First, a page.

Criticism Swells in Russia Against Putin’s Constitutional Reforms
In Russia, opposition to the constitutional reforms proposed by president Vladimir Putin is growing day-by-day even as consultations are underway in the state Duma (lower of parliament). According to latest reports, Putin has made new proposals, including amendments that mention ‘God’ and stipulate that marriage is a union of a man and woman. Putin’s planned reforms were fully drafted into a legislative bill and formally introduced in the Duma on January 20. On January 23, the bill was approved by all the 432 members of the state Duma in its first reading. The second reading of the bill will take place on March 10, and following its third (final) reading, the reforms will be put to vote in a national referendum, expected to be held in April 2020.
Regarding these reforms, the Russian Communist Workers Party (RKRP-CPSU) said, “We have long been accustomed to the fact that if the authorities propose to change something, then wait for the deception and worsening. Moreover, this planned deterioration is masked by a bunch of good wishes and promises. The same thing is happening now.”
Various regional committees of the Communist Party of the Russian Federation (KPRF) have passed resolutions to vote against the constitutional reforms in the April referendum unless the proposals made by the KPRF are incorporated in the new constitution. They have requested the party’s Central Committee for the same. Earlier, chairman of the KPRF Gennady Zyuganov had demanded strong provisions in the new constitution for the protection of land rights, labor rights, an increase in the minimum wage, along with free research, higher education and health care.
The major amendments proposed earlier in the bill include empowering the state Duma to appoint the prime minister and the cabinet, the strengthening of the Russian Constitution whose laws will take precedence over international law and empowering the Federation Council (upper house of parliament) to intervene in the removal of judges of the Constitutional and Supreme courts. The bill also proposes the consolidation of the status and role of the State Council, granting more powers to the constitutional court, modifications to the article in the current constitution regulating the presidential terms, the provision of minimum wage and the indexation of pensioners.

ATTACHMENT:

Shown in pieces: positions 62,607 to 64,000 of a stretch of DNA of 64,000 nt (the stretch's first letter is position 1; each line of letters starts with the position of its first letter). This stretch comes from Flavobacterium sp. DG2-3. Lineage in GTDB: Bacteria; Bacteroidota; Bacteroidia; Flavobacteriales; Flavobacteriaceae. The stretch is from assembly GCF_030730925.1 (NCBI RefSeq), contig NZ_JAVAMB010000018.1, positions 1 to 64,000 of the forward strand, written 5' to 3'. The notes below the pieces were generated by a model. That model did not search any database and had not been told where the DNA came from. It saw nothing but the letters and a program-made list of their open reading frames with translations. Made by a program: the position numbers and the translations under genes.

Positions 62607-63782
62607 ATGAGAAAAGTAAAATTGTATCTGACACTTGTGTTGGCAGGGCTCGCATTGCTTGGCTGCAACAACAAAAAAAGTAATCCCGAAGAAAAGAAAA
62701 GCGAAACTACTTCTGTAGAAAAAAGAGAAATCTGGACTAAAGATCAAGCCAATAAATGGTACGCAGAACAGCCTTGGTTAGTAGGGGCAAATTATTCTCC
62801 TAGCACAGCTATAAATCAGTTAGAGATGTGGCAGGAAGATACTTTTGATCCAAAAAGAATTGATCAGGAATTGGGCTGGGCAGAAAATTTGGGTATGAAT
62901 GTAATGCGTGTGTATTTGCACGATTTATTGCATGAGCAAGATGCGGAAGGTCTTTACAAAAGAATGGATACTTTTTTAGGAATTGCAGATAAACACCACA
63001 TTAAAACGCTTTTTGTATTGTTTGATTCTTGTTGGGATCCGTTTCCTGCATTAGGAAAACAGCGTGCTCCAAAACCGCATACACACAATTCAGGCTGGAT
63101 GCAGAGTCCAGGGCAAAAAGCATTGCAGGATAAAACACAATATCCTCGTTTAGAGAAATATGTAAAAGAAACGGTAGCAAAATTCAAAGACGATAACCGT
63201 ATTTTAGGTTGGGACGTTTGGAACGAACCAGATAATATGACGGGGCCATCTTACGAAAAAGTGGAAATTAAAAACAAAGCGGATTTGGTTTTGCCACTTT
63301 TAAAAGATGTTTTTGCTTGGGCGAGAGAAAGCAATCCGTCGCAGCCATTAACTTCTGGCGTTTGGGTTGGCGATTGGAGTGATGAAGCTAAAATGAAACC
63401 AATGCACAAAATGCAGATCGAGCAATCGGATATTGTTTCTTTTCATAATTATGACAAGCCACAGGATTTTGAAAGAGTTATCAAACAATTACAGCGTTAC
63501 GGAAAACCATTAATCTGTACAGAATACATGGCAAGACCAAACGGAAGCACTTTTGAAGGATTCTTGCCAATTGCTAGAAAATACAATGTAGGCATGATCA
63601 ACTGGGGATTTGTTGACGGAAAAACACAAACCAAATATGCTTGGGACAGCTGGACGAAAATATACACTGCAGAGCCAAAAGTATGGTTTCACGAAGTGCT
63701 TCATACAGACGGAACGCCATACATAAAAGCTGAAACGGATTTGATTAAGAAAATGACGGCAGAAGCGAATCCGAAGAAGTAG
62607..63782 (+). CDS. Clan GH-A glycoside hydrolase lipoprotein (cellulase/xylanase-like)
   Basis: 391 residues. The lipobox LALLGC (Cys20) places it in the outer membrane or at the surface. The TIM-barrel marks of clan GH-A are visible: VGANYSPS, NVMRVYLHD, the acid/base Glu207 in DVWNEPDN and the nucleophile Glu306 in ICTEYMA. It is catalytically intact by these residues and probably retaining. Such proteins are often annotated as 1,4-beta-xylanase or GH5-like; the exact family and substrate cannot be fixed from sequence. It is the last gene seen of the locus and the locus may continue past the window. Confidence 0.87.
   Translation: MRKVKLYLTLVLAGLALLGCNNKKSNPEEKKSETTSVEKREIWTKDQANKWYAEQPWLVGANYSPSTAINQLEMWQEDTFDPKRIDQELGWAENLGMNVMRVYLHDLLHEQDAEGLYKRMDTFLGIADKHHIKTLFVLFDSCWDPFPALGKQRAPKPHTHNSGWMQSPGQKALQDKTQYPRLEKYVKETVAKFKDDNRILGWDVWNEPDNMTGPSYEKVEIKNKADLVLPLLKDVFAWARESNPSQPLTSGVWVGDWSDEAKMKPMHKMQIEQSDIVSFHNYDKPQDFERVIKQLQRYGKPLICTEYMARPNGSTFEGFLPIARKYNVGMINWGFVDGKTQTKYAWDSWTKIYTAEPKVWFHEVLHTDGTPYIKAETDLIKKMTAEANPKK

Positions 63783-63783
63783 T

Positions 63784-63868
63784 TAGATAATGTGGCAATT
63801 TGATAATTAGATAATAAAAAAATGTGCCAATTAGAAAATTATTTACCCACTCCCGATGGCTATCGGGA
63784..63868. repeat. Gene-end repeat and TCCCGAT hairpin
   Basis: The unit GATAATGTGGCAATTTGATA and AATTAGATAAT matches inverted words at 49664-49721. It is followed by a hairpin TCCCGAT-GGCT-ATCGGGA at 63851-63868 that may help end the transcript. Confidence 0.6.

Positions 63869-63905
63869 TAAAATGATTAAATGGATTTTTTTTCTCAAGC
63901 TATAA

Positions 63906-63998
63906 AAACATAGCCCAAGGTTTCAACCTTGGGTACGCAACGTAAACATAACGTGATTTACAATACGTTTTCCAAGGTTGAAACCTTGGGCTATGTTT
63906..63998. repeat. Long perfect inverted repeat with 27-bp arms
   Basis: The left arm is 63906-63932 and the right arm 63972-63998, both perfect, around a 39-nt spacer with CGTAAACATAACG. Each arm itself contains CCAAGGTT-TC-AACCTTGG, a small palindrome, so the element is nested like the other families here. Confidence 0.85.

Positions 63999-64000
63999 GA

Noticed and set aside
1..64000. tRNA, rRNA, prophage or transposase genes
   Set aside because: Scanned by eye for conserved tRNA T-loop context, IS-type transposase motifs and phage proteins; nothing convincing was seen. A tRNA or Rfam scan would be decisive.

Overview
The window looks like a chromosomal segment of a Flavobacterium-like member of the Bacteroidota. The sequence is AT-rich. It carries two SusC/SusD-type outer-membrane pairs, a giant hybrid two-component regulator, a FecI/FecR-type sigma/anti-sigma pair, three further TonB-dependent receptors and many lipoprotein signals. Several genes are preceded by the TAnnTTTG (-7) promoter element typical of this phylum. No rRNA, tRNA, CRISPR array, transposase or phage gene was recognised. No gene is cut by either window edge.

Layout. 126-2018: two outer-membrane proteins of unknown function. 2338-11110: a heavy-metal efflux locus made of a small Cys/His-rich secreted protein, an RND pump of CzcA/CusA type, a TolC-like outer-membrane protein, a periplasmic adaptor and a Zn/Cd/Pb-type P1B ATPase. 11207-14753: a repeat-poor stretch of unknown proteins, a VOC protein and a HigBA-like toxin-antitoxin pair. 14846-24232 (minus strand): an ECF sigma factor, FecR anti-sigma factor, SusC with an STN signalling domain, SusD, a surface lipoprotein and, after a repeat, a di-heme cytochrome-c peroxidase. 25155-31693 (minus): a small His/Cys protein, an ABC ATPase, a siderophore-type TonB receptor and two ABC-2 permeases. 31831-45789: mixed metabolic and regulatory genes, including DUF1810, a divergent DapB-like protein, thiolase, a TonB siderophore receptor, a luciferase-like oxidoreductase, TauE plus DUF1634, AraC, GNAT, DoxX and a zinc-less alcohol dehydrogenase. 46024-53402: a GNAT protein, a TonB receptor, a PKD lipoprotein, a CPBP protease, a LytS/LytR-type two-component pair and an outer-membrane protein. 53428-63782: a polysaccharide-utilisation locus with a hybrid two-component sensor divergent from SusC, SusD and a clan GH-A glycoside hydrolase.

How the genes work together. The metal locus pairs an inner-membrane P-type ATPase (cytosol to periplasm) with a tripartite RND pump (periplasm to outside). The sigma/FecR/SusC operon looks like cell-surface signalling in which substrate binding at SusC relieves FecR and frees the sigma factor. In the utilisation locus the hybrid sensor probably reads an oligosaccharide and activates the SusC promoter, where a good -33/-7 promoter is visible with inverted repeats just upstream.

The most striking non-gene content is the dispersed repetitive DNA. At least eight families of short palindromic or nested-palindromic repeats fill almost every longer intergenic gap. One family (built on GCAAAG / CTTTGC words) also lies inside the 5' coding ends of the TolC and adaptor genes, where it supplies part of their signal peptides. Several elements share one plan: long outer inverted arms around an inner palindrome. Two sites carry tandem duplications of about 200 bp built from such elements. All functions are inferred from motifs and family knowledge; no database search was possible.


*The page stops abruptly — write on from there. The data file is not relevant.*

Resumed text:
The current Russian constitution was adopted in 1993 and gives the president of the Federation overwhelming powers in the appointment of the prime minister. KPRF said that the 1993 constitution was ratified to legitimize the criminal government of Boris Yeltsin which supervised the takeover of the country’s vast resources and political and social establishments by a corrupt oligarchy.
Following Putin’s call for the drastic reforms in his ‘State of the Nation’ address before top Russian officials and lawmakers on January 15, prime minister Dmitri Medvedev and his cabinet had resigned and Mikhail Mishustin was appointed as the new prime minister.
Meanwhile, this unprecedented development in the recent political history of the country has put the entire Russian political establishment in a state of confusion. Putin’s critics have already alleged the new proposals to be his ploy to cling to power and continue his authority over the political establishment in the country.
The move comes in the background of a relative decline in the approval ratings of his United Russia party and the federal government. In the last two years, the party has faced significant setbacks in the gubernatorial and regional polls, even though it has managed to maintain an overall lead in the ballots. There has been massive participation in the protests against Putin’s controversial pension reforms and anti-dissent legislation as well.
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